If you research your breed, home-prepare fresh and healthy vegan meals, and supplement correctly, your pet will be just as healthy, or if not even healthier, than if you were to give them processed, cheap, supermarket ready meals. But if time and know-how are against you, never forget that the vegan community is a compassionate and ever growing place of ethical evolution. Many compassionate vegan pet food companies are investing their time and expertise to make things easier for you, by offering you pre-prepared meals like with any supermarket brand.

Top 5 Vegan Dog Food Brands

However, having said all this, the majority of these facts are aimed predominantly towards owners of dogs. Dogs are known as “opportunist omnivores”, meaning they will eat a vegan diet if that is what they are presented with. Unlike dogs however, cats are a little tough. Since cats are equally as popular as dogs when it comes to pet parenting, there will always be an uncertainty when it comes to a cat’s diet, especially when there is conflicting research. The Urban Vegan makes a very valid point when discussing the dietary requirements for cats, where the cold hard truth reveals cats are and will forever be true carnivores with the need for the amino acid taurine.

But I just can’t feed my pet meat, what do I do?

Being a vegan is not about being perfect. It’s a fact you will hear often, and it can and will be the cannon fodder of those who challenge your lifestyle choices. Being Vegan is about limiting as much unnecessary suffering as possible, and when it comes to the health and wellbeing of pets, things can start to get tricky.

If you truly have to feed your beloved animal a meat diet, then you must do so. You took on the responsibility when you took the pet into your life, and you must do all you can to ensure the rascal is healthy and happy. But if you are without a pet, and are looking to become an honorary pet parent, consider a few things:

Is the specie I’m adopting a natural carnivore?

Can the specie sustain a vegan/ vegetarian diet?

Can I obtain pre-prepared vegan pet food easily?

Can I obtain supplementation easily?

Do I really want to take on the huge and sometimes difficult responsibility of pet parenthood?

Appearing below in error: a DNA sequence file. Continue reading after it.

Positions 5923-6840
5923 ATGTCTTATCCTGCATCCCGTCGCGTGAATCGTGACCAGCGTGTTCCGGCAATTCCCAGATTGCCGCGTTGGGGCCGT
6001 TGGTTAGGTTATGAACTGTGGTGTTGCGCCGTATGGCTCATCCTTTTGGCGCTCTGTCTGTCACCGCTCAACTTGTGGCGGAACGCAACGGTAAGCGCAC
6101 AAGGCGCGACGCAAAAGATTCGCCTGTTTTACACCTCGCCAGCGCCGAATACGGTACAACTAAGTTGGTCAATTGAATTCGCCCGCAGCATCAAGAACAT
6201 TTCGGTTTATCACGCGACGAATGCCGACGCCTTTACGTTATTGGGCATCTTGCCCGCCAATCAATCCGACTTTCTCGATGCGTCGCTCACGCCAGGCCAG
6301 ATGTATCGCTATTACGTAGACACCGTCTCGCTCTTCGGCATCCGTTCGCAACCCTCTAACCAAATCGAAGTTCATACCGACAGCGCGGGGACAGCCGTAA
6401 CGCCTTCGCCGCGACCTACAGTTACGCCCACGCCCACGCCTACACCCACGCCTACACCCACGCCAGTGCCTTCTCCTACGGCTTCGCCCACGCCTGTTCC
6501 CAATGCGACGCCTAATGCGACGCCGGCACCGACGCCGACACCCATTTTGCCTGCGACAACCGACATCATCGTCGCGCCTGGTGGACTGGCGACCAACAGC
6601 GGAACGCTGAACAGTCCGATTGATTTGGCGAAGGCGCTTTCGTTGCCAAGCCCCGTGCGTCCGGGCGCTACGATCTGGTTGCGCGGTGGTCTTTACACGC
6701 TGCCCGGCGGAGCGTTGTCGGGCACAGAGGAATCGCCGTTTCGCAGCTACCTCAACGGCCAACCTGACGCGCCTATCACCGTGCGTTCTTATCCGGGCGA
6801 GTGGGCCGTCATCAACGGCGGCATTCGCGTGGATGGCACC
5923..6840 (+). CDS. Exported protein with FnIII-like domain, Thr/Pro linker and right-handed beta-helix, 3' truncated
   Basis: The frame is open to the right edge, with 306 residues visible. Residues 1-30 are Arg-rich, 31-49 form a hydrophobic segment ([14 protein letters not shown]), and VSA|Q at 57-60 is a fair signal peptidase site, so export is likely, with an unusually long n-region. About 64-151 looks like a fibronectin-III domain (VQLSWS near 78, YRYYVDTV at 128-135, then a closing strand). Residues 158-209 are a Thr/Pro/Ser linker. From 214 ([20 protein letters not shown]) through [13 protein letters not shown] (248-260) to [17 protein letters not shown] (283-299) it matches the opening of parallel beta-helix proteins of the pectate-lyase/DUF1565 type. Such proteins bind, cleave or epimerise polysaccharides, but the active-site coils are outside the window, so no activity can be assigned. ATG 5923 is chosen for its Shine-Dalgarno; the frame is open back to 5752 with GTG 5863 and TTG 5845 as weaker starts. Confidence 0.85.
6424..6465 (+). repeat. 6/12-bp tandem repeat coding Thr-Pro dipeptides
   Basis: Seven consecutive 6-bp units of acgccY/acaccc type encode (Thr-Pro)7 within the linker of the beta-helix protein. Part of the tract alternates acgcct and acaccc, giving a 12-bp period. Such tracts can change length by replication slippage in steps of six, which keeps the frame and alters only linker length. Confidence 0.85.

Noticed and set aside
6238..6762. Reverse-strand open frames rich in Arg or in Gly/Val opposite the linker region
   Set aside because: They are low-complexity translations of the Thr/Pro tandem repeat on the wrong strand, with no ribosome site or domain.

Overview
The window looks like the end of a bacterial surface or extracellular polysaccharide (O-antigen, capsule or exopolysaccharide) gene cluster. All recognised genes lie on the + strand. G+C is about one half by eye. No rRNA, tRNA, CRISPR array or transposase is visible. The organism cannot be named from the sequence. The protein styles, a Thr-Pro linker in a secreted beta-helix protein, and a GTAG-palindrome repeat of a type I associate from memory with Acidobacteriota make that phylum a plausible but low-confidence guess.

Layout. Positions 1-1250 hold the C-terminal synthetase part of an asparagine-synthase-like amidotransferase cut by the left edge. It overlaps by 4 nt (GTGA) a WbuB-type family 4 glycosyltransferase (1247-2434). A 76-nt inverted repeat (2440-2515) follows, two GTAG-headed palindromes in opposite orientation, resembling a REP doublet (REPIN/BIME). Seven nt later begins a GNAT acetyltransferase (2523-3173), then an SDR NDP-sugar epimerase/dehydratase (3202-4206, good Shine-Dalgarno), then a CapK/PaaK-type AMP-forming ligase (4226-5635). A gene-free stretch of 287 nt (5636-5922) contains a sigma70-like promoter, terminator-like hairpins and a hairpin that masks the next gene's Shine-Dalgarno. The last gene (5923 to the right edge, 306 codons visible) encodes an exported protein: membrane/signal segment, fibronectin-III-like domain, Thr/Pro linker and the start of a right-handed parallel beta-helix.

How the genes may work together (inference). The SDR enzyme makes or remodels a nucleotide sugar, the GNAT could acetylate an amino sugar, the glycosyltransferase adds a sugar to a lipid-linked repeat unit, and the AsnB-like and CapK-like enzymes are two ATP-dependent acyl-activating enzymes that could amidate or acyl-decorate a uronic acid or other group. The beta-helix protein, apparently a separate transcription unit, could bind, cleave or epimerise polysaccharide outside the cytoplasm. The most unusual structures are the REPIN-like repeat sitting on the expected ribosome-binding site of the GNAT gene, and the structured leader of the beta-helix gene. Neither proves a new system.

If you are a vegan or vegetarian, and the idea of pet food scares you, the best thing you can do is to either, not have a pet at all, relieving you of the responsibility of fine-tuning your moral compass, or, much more excitingly, you could opt to adopt a fully-fledged herbivore. Rabbits are always super fun!

7 Comments

  1. This was a FANTASTIC post! I plan on writing a bit about pet ownership & veganism soon (I share my home with a number of animals), and I’ll be sure to link back to your blog. I can’t speak for cats since I am allergic, but my dog has actually had all of his health problems nearly disappear since switching to veganism. He eats natural balance vegan formula dry food. Previously he had severe allergies which needed to be medicated (my aunt, a vet, assumed it was from pollen since it got worse during the season changes – but he has next to no allergies now), rashes, brittle fur and nails, random muscle pains, his knees even used to pop out of place, severe bowel issues and weight issues. He has asthma as well, which the effects have been cut in half since going vegan. I don’t think it was because he was eating meat, but because he was eating processed, gross by-products as you have mentioned in your post; but he is living proof that dogs can not only survive but thrive on a fully vegan diet. & the point about not adopting or buying animals which require a nonvegan diet is spot on! I have fish that I have been caring for since before I went vegan. It’s not really the same magnitude as consuming cows, lambs, or chickens – but they absolutely require meaty foods such as classic flakes (made from fish by-products), insects, krill, and bloodworms. If I had the choice to, I would have only gotten fish which consume plants, but because I already have them I need to care for them the best of my ability regardless of my personal preferences. Thanks so much for writing such an awesome post!

    Liked by 1 person